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Vine Vera/Orogold Cosmetic Scam--BEWARE!
Those pushy people who almost attack you at the mall from their kiosk are gypsy thieves so you need to avoid them at all costs. They pull you in with a free sample but then proceed to try to sell you some trashy, cheap products they claim will work miracles. With parabens and mineral oil...really?
The prices are made up as they go along and then they discount it and throw in some "free" stuff. The gypsy mentality is like shopping in Mexico...you end up with a bunch of junk at prices that are ridiculous. They try to say that a mask is $2,000.!!! Really??? They start off at $2,000 for something that is worth $2 and then start with their negotiating. Who does that if they are legitimate? When is the last time you haggled at Nordstrom's?
I bought some of their face stuff and trust me...it is THE WORST PRODUCT ON THE MARKET. I would prefer L'Oreal over this stuff. A friend is an esthetician and she laughed at the ingredients. Resveratrol isn't going to penetrate the skin by putting it on your face. A joke! If wine could do that we wouldn't need to drink it would we?
The worst part is that although they don't mention it to you there IS NO REFUND. They will exchange the product from one AWFUL product to another. But how do they know how much the exchange is for because all the prices are made up on the spot? Don't waste your money on this junk...go to a reputable store with proven products who will stand behind the products and NOT RIP YOU OFF.
Sure you can go to the website and they have ridiculously made up prices there too. Their website is just to make it look like they have a real business and not some shady scam that preys on shoppers in the mall. They have no business. No results. No store. No integrity. Only a band of gypsies who lure you in and take advantage of poor, unsuspecting fools.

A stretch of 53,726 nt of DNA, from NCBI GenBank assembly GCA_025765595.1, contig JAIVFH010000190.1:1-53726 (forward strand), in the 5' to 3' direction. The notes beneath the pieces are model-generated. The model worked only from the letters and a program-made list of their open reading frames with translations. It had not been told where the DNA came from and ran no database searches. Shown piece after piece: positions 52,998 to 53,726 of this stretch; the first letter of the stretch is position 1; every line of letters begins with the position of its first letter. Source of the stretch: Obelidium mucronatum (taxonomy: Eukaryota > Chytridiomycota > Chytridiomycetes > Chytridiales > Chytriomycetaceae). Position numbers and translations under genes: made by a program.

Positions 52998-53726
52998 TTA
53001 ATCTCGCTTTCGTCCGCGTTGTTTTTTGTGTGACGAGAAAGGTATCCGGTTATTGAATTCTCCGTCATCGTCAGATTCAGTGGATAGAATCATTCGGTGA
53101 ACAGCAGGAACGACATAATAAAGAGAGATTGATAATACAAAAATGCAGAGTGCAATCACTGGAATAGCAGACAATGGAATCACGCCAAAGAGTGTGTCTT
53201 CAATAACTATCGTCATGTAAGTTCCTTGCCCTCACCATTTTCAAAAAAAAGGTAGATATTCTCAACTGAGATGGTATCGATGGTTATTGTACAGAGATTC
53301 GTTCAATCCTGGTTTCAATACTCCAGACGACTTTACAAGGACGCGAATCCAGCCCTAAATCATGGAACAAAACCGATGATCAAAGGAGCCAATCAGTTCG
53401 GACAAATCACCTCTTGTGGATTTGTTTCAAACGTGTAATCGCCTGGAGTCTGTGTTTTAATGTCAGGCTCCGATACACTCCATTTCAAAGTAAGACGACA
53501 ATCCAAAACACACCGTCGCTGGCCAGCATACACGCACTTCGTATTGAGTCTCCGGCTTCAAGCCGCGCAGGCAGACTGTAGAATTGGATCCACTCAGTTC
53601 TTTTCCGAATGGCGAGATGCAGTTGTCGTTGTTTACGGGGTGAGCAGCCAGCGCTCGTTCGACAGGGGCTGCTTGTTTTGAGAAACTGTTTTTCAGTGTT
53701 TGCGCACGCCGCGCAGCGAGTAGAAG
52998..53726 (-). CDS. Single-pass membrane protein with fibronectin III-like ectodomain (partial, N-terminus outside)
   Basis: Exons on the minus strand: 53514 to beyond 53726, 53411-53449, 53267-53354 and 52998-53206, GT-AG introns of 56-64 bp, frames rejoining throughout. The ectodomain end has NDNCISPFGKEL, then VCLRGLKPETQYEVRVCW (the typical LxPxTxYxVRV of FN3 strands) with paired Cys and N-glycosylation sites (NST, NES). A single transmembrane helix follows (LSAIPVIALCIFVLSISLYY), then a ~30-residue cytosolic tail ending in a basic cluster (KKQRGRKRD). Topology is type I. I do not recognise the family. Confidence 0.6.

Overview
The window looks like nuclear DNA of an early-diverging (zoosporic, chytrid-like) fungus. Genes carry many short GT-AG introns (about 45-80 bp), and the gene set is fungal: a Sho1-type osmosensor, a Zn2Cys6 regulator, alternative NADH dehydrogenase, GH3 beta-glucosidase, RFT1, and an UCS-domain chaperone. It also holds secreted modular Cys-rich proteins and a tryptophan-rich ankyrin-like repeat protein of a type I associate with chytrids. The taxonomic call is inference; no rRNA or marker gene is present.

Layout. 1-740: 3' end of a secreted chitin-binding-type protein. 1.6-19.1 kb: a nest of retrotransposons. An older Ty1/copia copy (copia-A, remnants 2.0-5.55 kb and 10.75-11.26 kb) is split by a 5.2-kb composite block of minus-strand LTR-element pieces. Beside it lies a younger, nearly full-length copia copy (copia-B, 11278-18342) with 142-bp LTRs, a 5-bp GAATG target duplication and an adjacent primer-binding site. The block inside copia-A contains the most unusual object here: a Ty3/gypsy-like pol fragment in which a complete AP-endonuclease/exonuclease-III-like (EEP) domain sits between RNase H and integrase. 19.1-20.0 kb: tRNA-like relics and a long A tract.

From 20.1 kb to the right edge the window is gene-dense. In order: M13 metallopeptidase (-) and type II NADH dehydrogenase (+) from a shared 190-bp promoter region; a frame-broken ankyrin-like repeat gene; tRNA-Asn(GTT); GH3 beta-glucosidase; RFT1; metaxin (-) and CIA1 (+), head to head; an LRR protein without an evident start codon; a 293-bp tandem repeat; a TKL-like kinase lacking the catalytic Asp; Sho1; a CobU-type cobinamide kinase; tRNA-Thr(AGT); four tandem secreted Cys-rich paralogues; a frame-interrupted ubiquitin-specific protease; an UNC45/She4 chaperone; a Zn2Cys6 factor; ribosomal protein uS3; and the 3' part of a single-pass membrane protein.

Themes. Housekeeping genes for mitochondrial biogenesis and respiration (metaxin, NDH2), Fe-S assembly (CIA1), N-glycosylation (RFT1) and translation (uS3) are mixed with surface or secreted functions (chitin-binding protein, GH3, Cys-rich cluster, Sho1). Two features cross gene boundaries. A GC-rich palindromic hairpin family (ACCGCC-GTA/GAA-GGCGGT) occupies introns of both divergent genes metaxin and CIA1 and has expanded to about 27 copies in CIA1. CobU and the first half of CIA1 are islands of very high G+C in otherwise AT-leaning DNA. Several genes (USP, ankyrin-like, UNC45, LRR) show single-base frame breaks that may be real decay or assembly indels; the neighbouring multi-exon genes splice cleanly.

Oh, by the way, they also scammed my credit card and overcharged me a lot of $$$$ because I didn't have my glasses on so I could check the amount before signing. A totally illegitimate con that this company uses to get your money. STAY AWAY FROM THESE LIARS!
Re: Vine Vera/Orogold Cosmetic Scam--BEWARE!
Please read this post I found online about what a scam this is.
Dec. 4, 2012. Update.
I’ve done some more looking into Oro Gold Cosmetics, and it appears to be an offshoot (perhaps even a shell company) of the “Dead Sea Cosmetics” businesses that have been under investigation by the US and other governments, as revealed by a cable from the American Embassy in Tel Aviv released by Wikileaks.
These companies recruit young Israelis who have just finished their military service. They send them to America (and other countries) on tourist visas, put them up in apartments (for which they charge room and board) and set them to work on their stores and kiosks on a commission basis. I think this explains why the sales people are so aggressive and manipulative, and so willing to lie to customers. After a few months, the employees go back to Israel.
In addition to scamming consumers and exploiting workers, these companies seem to also be involved in organized crime, including drug trafficking and money laundering.
Here is an interesting article about how these kiosks work in England.